Looking back on their lives helps some seniors to move forward

Experts find technique useful in coping with grief, illness

Life After 50

Health & Fitness

March 14, 2004|By Korky Vann | Korky Vann,The Hartford Courant

Looking for a way to lift your spirits and chase away the blues? The solution might be as easy as a walk down memory lane.

In senior centers, nursing homes and even Alzheimer's units, older individuals are revisiting their pasts to help make sense of the present. Experts say the technique, called "reminiscence," or "life review," can promote emotional wellness by helping individuals deal with grief, loss, illnesses and other challenges of aging.

In a group setting, seniors reflect on questions designed to stimulate memories and then share their stories, thoughts and feelings with others. The process, says Chaplain Ray Cooley, director of spiritual services at Masonic Health Care Center in Wallingford, Conn., reinforces self-esteem and self-worth in a group that often feels ignored and isolated.

"Throughout life, we draw on events in the past to cope with the ever-changing realities in our world," Cooley says. "Looking back on past experiences is an effective tool for carving out who we are and what our existence has meant and continues to mean."

Questions such as "Were you named after someone?"; "What instructions were you given growing up?"; "What did you want to be when you grew up?"; "What are some of your major losses and disappointments or joys and successes?"; "How did war affect your life?"; and "What was your first job?" encourage sharing of thoughts, attitudes and feelings. While some dismiss reminiscing as living in the past, Cooley, who lectures on the technique, says the process benefits both the teller and the listeners.

"The stories we tell are our way of looking at the meaning of life," Cooley says. "When we share them with others and them with us, we find shared experiences, as well as a sense of solidarity and bonding and respect from others who understand and value these happenings. It doesn't have to be in a formal setting. Even getting together with a friend and revisiting happy times in your life can make you feel better."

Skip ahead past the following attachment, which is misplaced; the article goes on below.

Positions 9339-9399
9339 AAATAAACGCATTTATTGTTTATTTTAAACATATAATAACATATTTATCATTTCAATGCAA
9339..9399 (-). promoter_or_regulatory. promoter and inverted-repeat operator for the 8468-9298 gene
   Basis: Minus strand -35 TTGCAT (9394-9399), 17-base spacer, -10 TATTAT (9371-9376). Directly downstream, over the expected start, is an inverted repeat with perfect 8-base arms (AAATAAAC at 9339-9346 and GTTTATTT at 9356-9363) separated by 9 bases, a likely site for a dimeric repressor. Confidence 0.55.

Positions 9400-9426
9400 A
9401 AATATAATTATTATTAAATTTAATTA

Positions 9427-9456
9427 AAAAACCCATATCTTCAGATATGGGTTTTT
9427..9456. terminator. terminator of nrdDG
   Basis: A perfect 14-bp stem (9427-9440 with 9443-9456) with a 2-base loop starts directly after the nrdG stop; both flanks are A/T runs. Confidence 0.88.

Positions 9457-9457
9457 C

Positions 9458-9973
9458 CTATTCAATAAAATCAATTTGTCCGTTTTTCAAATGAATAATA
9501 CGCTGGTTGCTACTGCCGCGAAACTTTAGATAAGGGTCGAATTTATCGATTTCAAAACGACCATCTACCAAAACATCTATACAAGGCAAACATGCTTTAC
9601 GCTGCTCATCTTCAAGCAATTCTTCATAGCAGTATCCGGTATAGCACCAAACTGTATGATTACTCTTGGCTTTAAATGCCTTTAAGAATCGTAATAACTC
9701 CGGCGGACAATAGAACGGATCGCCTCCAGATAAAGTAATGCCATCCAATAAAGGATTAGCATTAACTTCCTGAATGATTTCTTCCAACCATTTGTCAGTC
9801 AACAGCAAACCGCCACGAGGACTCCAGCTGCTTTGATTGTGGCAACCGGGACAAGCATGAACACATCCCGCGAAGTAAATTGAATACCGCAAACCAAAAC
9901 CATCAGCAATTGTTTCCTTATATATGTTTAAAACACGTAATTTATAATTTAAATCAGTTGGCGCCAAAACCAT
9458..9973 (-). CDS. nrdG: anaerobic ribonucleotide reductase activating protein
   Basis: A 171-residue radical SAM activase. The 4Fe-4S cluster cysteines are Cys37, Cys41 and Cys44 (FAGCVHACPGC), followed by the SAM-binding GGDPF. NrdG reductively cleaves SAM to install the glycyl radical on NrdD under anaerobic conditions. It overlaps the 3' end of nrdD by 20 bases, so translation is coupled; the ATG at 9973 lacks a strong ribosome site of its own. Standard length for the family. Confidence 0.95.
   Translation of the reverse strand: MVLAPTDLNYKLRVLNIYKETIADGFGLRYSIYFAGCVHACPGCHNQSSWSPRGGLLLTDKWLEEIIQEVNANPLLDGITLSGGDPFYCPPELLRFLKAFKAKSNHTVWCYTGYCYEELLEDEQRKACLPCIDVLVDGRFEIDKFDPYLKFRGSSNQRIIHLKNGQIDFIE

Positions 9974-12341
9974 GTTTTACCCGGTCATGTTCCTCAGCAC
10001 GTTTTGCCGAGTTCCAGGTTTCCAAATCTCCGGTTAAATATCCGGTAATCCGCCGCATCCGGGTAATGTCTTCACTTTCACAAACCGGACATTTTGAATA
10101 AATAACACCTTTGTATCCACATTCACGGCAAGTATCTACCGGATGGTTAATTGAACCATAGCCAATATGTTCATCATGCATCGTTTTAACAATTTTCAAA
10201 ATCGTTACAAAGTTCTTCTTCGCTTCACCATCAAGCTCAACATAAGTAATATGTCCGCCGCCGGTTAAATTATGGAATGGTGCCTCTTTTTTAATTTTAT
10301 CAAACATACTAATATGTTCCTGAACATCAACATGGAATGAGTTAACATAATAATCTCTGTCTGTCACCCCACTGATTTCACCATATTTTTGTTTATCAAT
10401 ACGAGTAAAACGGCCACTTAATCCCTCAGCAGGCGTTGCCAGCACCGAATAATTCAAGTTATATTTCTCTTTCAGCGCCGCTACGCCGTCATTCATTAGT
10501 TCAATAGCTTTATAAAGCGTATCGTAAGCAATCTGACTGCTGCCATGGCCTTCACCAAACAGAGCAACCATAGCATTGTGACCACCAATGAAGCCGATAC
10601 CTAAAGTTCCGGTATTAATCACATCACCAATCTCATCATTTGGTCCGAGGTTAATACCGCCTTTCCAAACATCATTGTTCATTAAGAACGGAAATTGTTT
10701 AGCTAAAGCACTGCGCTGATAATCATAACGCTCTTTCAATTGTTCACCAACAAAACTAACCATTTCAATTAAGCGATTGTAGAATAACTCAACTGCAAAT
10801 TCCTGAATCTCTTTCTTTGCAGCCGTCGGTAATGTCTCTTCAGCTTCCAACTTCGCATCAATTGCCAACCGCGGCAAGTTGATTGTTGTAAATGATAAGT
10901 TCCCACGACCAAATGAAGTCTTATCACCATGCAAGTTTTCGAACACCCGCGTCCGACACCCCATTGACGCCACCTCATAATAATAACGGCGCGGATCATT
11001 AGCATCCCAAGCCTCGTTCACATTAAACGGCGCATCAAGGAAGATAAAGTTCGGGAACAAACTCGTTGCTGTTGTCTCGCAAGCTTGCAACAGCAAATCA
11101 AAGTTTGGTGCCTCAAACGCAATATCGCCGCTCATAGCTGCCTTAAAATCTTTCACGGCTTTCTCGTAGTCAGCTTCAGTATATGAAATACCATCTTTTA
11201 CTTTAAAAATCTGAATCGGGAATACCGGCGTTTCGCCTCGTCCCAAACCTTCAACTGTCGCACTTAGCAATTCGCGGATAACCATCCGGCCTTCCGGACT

Virginia Napier, 90, is a member of "Remember When," a reminiscence group that meets at Ashlar Village in Wallingford, an independent-living complex on the Masonic Healthcare campus. Each week, the group's facilitator offers a question. Participants take 20 minutes to write their thoughts and memories, then share and discuss what they have written with the group.

"It's really not a question of living in the past," says Napier, who has saved her writings and plans to leave them to her children and grandchildren. "The questions help you understand yourself and others and can lead to some lively discussions. And what you realize is that while there have been tremendous changes in the world over the years, many things, such as family relationships and how people relate to one another, haven't changed much at all."

For example, Napier says that if today's generation feels it invented scandalous behavior, it should think again.

"What was considered scandalous may have changed, but people's reactions haven't," Napier says. "That's what's interesting about the process. You see how the past relates to the present, and it helps you understand yourself and others."

Sharon Luchen, director of recreation for the Long Term Care Unit at Masonic, says reminiscence techniques are also effective with patients suffering from Alzheimer's disease or other forms of memory loss or dementia.

"Even when short-term memory is nonexistent, long-term memory can remain," Luchen says. "Reminiscence exercises can provide intellectual stimulation and promote feelings of connection to others."

The Hartford Courant is a Tribune Publishing newspaper.

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